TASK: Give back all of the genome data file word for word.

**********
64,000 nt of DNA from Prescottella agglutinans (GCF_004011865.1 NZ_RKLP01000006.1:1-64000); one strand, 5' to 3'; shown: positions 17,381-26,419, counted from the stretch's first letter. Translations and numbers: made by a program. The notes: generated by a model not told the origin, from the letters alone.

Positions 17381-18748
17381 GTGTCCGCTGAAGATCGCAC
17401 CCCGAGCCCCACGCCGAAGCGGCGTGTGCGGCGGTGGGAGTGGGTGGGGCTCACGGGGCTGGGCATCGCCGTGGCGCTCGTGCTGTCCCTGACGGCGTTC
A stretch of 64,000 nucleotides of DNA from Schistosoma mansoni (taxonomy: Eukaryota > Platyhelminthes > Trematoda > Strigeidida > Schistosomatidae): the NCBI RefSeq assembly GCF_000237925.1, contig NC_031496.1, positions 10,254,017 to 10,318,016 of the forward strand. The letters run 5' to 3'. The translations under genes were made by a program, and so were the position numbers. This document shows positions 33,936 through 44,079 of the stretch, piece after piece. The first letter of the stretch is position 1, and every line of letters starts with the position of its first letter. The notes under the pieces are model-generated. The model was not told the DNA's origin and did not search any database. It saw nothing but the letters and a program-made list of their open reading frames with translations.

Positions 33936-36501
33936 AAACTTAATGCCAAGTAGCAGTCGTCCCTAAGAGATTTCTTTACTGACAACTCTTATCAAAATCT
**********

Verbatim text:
64,000 nt of DNA from Prescottella agglutinans (GCF_004011865.1 NZ_RKLP01000006.1:1-64000); one strand, 5' to 3'; shown: positions 17,381-26,419, counted from the stretch's first letter. Translations and numbers: made by a program. The notes: generated by a model not told the origin, from the letters alone.

Positions 17381-18748
17381 GTGTCCGCTGAAGATCGCAC
17401 CCCGAGCCCCACGCCGAAGCGGCGTGTGCGGCGGTGGGAGTGGGTGGGGCTCACGGGGCTGGGCATCGCCGTGGCGCTCGTGCTGTCCCTGACGGCGTTC
A stretch of 64,000 nucleotides of DNA from Schistosoma mansoni (taxonomy: Eukaryota > Platyhelminthes > Trematoda > Strigeidida > Schistosomatidae): the NCBI RefSeq assembly GCF_000237925.1, contig NC_031496.1, positions 10,254,017 to 10,318,016 of the forward strand. The letters run 5' to 3'. The translations under genes were made by a program, and so were the position numbers. This document shows positions 33,936 through 44,079 of the stretch, piece after piece. The first letter of the stretch is position 1, and every line of letters starts with the position of its first letter. The notes under the pieces are model-generated. The model was not told the DNA's origin and did not search any database. It saw nothing but the letters and a program-made list of their open reading frames with translations.

Positions 33936-36501
33936 AAACTTAATGCCAAGTAGCAGTCGTCCCTAAGAGATTTCTTTACTGACAACTCTTATCAAAATCT